Mentoring the Next Generation of Award-winning Physician Scientists
Imagine you are a “typical” patient with heart failure and you take six to eight medications to control your condition. What if your doctor could enter some of your diagnostic data into a software program and learn which drugs are safest for you and which may be toxic to your heart? That’s the vision of Ikeotunye (Ike) Royal Chinyere, a University of Arizona senior in honors physiology who works as a cardiac electrophysiology research specialist at Sarver Heart Center under the mentorship of Elizabeth Juneman, MD, and Steven Goldman, MD.
Chinyere recently won two research awards, including a grant from BioAccel’s “Scorpion Pit,” and a PitchFest Award from the University of Arizona Office of Student Engagement.
Cardiovascular disease is the leading cause of death in our country and will continue to be for the foreseeable future. As pharmaceuticals and treatments advance, methods to evaluate more carefully how a drug, biologic or implantable device interacts with the heart are critical.
“We have developed a software system that is able to perform the same tests done by clinicians in hospitals on multiple disease models. This is different from current research methods because the tests are more holistic and the data is directly applicable to humans,” said Chinyere. “By testing new drugs in our disease models and loading data in our software, we can better assess cardiac safety and prevent harm to patients as well as save drug-developers time and money,” he added. This software has been reviewed by field-experts and published, and incorporates a number of disciplines, from business to engineering. It helps determine which drugs are arrhythmogenic, which could lead to sudden cardiac death, the leading cause of death in patients with heart failure.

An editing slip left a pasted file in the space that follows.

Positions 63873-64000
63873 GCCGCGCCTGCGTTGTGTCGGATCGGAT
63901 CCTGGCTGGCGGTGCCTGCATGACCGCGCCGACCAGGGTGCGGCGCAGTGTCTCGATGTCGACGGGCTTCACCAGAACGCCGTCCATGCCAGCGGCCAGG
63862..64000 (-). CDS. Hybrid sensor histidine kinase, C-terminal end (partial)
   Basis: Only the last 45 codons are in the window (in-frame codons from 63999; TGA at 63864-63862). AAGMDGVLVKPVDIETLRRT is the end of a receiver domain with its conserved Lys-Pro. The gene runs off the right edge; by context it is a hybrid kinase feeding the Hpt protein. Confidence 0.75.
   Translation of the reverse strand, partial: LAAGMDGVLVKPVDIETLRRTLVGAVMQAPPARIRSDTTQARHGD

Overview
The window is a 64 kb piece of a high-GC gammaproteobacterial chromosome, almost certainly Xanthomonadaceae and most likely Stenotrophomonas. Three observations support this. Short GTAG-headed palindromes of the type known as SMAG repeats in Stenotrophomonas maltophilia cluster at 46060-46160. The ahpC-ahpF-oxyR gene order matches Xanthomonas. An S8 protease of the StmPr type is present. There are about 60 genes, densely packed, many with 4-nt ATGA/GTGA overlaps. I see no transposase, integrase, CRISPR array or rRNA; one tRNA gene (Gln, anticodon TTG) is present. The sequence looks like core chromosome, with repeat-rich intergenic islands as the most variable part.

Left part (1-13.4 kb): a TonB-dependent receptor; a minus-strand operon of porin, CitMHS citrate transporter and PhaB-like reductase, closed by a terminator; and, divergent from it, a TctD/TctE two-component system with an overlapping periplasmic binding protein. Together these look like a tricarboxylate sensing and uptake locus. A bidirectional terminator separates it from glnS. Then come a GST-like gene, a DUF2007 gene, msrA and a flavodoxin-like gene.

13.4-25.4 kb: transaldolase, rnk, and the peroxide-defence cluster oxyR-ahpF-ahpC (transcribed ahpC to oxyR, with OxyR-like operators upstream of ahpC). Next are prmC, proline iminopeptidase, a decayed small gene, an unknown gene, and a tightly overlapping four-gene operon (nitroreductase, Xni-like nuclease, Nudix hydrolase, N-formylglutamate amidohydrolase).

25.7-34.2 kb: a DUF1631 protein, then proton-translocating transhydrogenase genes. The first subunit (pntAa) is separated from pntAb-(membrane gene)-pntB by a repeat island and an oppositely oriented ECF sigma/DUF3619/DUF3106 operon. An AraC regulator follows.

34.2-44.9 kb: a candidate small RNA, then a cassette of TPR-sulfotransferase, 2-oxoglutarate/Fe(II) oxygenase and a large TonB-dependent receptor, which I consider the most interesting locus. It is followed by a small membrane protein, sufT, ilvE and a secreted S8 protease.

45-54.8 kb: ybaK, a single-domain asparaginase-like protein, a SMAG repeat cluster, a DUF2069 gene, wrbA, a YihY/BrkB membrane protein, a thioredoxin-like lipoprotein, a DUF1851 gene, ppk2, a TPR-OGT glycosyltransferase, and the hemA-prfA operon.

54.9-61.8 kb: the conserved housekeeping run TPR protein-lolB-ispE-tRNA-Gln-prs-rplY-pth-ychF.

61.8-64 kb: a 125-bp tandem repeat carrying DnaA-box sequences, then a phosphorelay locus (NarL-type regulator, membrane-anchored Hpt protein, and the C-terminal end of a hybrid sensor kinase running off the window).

After Chinyere graduates from the UA in May, he will begin medical school at the UA College of Medicine – Tucson as an MD/PhD candidate. He decided to attend the UA for medical school even though he also had been accepted to Harvard and Oregon. Eventually he plans to pursue training in cardiology. “The heart is the pump at the center of us all. It is absolutely necessary for life, and accomplishes an amazing job every single day, hour and minute of our lives. There are many different perspectives of the heart within cardiology (mechanical, electrical, pressures) and they all work together seamlessly,” said Chinyere.
He is the oldest of four boys born and raised in Kingman, Ariz., to Nigerian immigrants, Andy and Stella, who have worked as a pharmacist and nurse since moving to this state.